11. fredj338

    fredj338

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    I have never seen it before or heard of anyone having primers detonate in the pickup tube, wierd & scarey. My bet would be he was tapping the pickup tube on top of the primer mag tube & freak accident, they went off. I didn;t see primer type, I would bet Federal????
     
  12. XDRoX

    XDRoX

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    CCI 500.

    I feel bad for the guy. He's new at reloading and now is going to worry about this happening again unless he figures out what caused it. And that's probably going to be impossible.

    Really nice guy, he's a fireman. Just one of those things I guess :dunno:
     
  13. njl

    njl

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    Perhaps someone from here registered there could post the question "What were you wearing?"
    I know that may sound a little weird, but I used to have a coworker who'd wear corduroy and walk around the office building up static, then touch people to static shock them. He mentioned it's been cold, so I wonder if he was wearing corduroy pants or shirt.

    Also, the pick up tube pin looks undamaged and not covered in soot. That makes me wonder if the explosion was after the pin had been pulled out, and maybe he wasn't quite lined up, and the stack of primers fell against the primer magazine, and the force of the entire stack falling on the first one against the edge of the magazine was enough to set it off, starting the chain reaction?
     
  14. njl

    njl

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    He mentioned they were CCI small pistol. Aren't CCI's reputed to be on the harder side?
     
  15. janice6

    janice6 Silver Member

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    My father worked at the Twin Cities Arsenal during WW2 and they used to have bunkers outside where the primers were handled (I don't know more then I'm telling). They used to be in "trays" and There were two people to a bunker. He said one day a bunker blew up and they spent the rest of the day watching the crows circle and raced them to body parts.

    I don't know specifically why or how these were handled, but it suffices to say that it is a very delicate part.

    They made 50 cal because he had a set made into steak knives.
     
  16. XDRoX

    XDRoX

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    They are on the harder side. Interesting theory about the primers weight falling on one to cause the detention.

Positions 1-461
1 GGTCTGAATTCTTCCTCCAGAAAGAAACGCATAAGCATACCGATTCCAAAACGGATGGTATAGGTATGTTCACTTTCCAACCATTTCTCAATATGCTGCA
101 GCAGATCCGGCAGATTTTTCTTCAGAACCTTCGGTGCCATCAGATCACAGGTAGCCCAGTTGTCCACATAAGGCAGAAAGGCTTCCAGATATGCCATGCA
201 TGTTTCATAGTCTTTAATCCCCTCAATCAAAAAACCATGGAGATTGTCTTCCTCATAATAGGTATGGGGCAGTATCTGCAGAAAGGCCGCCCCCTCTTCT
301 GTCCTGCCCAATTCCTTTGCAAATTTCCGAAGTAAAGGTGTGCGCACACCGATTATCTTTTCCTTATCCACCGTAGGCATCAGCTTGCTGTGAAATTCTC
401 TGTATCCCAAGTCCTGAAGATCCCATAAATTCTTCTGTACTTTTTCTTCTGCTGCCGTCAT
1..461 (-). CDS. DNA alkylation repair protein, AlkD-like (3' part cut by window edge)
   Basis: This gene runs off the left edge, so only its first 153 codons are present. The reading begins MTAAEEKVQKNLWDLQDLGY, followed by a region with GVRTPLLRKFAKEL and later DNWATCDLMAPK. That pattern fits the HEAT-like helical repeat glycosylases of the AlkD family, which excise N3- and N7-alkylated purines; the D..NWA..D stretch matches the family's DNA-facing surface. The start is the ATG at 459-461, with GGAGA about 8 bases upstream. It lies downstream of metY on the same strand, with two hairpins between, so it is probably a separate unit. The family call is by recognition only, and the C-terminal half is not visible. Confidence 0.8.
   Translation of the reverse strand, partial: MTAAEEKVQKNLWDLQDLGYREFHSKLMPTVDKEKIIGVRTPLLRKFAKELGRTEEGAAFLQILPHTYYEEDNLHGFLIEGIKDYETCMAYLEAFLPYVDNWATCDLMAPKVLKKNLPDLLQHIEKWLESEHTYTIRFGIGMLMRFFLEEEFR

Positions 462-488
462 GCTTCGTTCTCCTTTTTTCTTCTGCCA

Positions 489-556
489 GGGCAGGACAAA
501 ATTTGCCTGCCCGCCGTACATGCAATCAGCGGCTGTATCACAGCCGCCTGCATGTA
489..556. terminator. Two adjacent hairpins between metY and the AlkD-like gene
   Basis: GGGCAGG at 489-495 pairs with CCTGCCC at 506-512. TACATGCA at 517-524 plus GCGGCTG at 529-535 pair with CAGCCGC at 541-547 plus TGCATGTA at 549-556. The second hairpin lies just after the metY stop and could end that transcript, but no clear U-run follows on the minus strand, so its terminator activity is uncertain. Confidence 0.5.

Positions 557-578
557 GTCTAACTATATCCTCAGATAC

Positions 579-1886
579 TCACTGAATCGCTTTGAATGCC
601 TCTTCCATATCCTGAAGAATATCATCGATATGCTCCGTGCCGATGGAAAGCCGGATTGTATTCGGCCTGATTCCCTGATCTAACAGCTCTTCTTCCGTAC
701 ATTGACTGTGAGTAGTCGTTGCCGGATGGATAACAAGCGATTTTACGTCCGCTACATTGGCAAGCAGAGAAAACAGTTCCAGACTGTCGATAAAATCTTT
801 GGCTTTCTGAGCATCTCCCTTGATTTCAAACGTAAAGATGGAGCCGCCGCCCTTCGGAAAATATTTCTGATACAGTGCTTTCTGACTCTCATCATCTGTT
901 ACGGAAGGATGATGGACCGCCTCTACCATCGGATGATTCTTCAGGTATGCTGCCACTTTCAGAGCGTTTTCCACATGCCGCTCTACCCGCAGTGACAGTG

I'm not sure what he was wearing, but it was extremely dry and although he was not on carpet, SE is still a viable explanation worth exploring.
     
  17. noylj

    noylj

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    Primers need a minimum impact force and static is not going to set them off. Even with out that, any static would pass through the metal cup and anvil and into the primer tube and into the operator. There is no way to have static build-up on the priming compound.
    A very minor possibility is that there was primer powder and the shear between the aluminum tube and steel pin set off some powder between the two. However, that should have been too small to chain fire.
    I keep reading these very hard-to-understand accidents and shake my head in wonder at what some people can achieve.
     
  18. GhettoSmack

    GhettoSmack

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    Sounds like a job for Myth Busters!
     
  19. Colorado4Wheel

    Colorado4Wheel

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    Seriously.
     
  20. njl

    njl

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    I think any theories on static electricity would be that it built up on the guy, not the primers, and that when he/the primer tube touched something that gave the charge somewhere else to go, the spark of the static electricity jumping from him to that thing (the press?) was enough to ignite a primer or some priming compound dust, and start the chain reaction that set off the whole tube.

    The bottom of the primer tube (on Dillon tubes) when dumping primers into the magazine is plastic. I'd have to look closely at one of my tubes to see if the pin can even contact the metal part of the tube.

    I still think the pin must have been out before the boom, or it would have been mangled and covered in soot.

    The build-up of primer residue is an interesting issue. How often do you / should we be cleaning out things like the primer pickup tubes, primer magazine tubes, and primer flip trays...and what do you use? 90% isopropyl and paper towels, cotton cleaning patches?